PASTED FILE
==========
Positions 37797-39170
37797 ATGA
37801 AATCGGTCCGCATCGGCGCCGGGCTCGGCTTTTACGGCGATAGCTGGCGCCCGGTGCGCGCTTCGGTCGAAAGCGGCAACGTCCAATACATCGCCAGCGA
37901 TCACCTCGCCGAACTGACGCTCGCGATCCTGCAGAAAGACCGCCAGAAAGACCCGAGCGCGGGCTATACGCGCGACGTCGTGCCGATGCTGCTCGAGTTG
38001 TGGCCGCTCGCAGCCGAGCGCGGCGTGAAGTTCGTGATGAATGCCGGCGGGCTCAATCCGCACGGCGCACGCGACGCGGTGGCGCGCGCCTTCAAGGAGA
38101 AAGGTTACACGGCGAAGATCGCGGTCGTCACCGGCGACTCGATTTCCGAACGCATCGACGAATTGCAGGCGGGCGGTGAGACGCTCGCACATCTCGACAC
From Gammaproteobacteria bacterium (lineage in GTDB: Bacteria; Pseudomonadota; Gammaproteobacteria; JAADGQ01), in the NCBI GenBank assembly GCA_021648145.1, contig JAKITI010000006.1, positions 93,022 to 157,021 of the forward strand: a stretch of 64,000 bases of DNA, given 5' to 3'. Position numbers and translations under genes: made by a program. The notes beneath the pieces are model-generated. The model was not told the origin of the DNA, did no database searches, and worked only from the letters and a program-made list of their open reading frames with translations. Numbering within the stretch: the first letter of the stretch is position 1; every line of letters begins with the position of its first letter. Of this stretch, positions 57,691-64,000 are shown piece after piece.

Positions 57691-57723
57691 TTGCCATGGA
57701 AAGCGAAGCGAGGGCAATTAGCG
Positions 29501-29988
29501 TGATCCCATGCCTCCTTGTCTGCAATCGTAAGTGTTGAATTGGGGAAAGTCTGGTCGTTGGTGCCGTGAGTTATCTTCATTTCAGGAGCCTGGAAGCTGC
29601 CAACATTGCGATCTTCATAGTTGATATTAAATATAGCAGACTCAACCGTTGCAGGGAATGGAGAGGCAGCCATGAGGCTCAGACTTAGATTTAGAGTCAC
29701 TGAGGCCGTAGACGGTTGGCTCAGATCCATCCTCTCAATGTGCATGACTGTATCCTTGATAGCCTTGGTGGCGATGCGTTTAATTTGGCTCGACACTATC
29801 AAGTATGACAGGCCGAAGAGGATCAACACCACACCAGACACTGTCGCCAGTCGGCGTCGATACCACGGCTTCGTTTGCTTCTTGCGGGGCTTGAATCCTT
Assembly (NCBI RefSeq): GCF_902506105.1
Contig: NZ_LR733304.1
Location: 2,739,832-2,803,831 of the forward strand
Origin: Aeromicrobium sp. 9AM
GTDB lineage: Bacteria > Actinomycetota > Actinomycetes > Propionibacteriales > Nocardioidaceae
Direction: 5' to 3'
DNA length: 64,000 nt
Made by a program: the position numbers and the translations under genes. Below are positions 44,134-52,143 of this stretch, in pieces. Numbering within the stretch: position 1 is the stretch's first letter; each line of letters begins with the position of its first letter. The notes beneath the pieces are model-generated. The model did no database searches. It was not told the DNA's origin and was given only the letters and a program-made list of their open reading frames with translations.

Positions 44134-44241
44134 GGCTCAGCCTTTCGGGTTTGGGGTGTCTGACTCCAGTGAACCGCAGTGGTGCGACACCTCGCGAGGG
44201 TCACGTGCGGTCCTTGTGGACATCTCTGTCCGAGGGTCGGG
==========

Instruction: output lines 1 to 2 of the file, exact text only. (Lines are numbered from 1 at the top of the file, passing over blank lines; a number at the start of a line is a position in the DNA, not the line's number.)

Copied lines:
Positions 37797-39170
37797 ATGA